Vivyan Adair founded, directed and has analyzed (in press) the ACCESS Project, a pilot program that assisted disadvantaged parents in their efforts to earn college degrees. Her research interests are studying comparative feminist theories of race, class, sexuality and gender, with a focus on representations of women on welfare and the impact of welfare reform, education, law and public policy. Adair wrote From Good Ma to Welfare Queen, A Genealogy of the Poor Woman in American Literature, Photography and Culture, and was co-editor of Reclaiming Class: Women, Poverty; and the Promise of Education in America. She has written numerous book chapters and articles that have appeared in Harvard Educational Review; Signs: Journal of Women in Culture and Society, Feminist Studies and elsewhere. Adair earned a doctorate from the University of Washington, Seattle.
Joyce M. Barry’s interdisciplinary research examines the connections between gender and environmental justice thought and praxis. She has published reviews and articles in Environmental Ethics, Women’s Studies Quarterly, Environmental Justice and elsewhere. Barry’s book Standing Our Ground: Women, Environmental Justice and the Fight to End Mountaintop Removal Coal Mining, was published by Ohio University Press in 2012. Her current research investigates the gendered dimensions of global climate change. Her work has received support from the foundations of the National Endowment of the Humanities and the American Association of University Women. Barry received her doctorate in American culture studies from Bowling Green State University.
Margaret Gentry’s areas of teaching and research include widowhood, women and aging, marriage and family life, violence against women and feminist pedagogics. Before joining the academic world she was a mental health worker in Boston and a research associate for the National Institute on Aging, studying needs and behavioral strategies of widows throughout the lifespan. She is co-author of the book, Gender and Thought: Psychological Perspectives (1989), and is the author of numerous articles that have been published in journals such as Psychology of Women Quarterly, Psychology and Aging and elsewhere. Gentry received her doctorate in psychology from Washington University.
In 2012, Cara E. Jones' research was awarded a fellowship from the American Association of University Women. Her research looks through a feminist, queer, disability studies lens at medical literature, self-help and memoir about the common chronic gynecological condition endometriosis. She is currently adapting her dissertation into a book manuscript that reads medical and popular discourses about endometriosis to advocate for including disability in intersectional social justice analyses of women's health. Jones earned a bachelor’s degree in biomedical computing at the Rochester Institute of Technology, followed by a bachelor’s degree in English and women’s studies. She earned a doctorate in English at Louisiana State University, specializing in rhetoric, writing and culture, and women’s and gender studies. She taught at LSU and Towson University.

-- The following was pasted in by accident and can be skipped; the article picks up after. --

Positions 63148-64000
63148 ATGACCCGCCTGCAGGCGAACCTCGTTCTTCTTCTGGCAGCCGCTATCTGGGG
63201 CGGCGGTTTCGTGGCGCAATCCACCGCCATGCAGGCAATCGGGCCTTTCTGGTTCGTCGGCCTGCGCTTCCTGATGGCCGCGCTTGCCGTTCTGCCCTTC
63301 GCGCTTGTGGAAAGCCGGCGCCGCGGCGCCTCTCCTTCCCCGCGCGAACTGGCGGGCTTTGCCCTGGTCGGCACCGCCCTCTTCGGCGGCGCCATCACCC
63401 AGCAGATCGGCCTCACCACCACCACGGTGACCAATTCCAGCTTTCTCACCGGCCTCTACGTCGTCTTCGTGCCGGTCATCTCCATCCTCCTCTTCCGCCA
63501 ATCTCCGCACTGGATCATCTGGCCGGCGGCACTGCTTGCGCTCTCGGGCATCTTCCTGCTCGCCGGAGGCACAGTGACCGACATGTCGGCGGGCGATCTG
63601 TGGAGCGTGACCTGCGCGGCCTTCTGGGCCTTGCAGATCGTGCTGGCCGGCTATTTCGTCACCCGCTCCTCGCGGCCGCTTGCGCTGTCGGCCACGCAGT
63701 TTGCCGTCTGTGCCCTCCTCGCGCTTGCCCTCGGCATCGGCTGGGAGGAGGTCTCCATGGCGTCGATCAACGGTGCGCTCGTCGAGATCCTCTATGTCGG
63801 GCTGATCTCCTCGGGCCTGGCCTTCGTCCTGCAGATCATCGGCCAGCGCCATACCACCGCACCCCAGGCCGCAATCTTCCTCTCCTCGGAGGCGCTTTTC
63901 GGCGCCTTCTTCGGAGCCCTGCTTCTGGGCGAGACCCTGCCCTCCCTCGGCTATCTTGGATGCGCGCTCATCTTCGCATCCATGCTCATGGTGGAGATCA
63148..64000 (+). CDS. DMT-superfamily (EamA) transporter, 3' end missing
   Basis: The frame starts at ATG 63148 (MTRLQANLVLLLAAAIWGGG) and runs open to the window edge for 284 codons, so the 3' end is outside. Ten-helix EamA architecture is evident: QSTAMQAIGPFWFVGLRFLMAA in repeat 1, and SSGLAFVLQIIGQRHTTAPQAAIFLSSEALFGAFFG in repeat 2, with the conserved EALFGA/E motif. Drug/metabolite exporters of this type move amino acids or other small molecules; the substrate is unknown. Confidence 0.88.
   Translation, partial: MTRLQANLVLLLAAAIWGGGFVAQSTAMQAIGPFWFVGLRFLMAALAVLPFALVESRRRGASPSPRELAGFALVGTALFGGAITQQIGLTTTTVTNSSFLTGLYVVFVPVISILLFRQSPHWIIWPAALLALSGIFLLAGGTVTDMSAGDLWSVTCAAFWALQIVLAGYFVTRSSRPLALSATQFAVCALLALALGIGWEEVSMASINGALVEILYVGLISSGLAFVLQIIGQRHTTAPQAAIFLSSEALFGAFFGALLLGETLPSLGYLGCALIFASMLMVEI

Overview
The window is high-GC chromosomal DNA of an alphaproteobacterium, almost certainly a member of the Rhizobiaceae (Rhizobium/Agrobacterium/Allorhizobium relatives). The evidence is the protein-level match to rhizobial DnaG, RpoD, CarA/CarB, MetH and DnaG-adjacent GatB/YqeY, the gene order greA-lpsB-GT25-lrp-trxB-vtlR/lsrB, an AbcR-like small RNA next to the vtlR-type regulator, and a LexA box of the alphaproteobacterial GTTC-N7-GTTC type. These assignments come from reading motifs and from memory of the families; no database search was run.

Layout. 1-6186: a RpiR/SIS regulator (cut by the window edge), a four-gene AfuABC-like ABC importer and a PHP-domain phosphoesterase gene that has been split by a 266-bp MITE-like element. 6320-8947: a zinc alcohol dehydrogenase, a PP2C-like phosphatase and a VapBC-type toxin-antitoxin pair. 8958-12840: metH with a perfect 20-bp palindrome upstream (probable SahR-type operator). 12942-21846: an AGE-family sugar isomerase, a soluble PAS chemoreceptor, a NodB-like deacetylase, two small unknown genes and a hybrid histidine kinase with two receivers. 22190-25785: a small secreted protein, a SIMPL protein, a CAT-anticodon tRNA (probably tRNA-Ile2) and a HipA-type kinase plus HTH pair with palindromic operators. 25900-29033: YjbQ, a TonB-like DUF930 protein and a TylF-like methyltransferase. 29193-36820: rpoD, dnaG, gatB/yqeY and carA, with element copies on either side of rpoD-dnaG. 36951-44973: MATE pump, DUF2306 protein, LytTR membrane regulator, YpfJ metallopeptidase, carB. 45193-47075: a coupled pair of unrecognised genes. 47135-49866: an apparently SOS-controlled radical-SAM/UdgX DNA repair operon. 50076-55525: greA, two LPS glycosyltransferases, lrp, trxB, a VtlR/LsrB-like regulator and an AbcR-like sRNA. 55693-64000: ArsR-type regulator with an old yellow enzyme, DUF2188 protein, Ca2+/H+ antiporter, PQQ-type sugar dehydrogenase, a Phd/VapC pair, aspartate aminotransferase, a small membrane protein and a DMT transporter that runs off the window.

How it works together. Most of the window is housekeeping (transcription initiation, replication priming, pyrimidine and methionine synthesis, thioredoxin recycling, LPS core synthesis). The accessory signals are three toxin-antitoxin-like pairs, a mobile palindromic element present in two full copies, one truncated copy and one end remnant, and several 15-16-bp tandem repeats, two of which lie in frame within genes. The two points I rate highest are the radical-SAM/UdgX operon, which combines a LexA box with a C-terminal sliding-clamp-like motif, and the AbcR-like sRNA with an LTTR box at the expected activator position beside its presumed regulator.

Anne E. Lacsamana specializes in transnational feminist theory with particular attention to women’s labor and the political economy. Her current research focuses on immigrant women day laborers in the U.S. She is the co-editor of Women and Globalization. Lacsamana was awarded an American Association of University Women postdoctoral research fellowship to complete her manuscript Revolutionizing Feminism: The Philippine Women’s Movement in the Age of Terror, which was published in 2012. Lacsamana has also published articles and book reviews in journals such as Nature, Society and Thought, Socialist Review and elsewhere. She received her doctorate in American Culture Studies from Bowling Green State University.
Margo Okazawa-Rey’s primary area of research and activism militarism, armed conflict, and violence against women, examined intersectionally. She has been engaged with feminist activists and scholars in East Asia, English-speaking West Africa, and Palestine. Among her publications are: “Critical Ethnic Studies and Gender Studies: Education for Justice, Transformation, and Progressive Social Change,” in The Race Controversy in American Education (2015); Women’s Lives: Multicultural Perspectives (2013) co-edited with Gwyn Kirk; with Julia Sudbury, Activist Scholarship: Anti-racism, Feminism, and Social Change (2009); with Amina Mama, “Militarism, Conflictand Women’s Activism in the Global Era: Challenges and Prospects for Women in Three West African Contexts” (2011). She sits on the boards of the NGOs PeaceWomen across the Globe in Switzerland, Du Re Bang in South Korea, and the Highlander Education and Research Center in New Market TN. She was a founding member of the Combahee River Collective, who articulated a theory of intersectionality in “A Black Feminist Statement” in the 1970s. Her lifetime of teaching, activism, and scholarship has been deeply shaped by the Collective.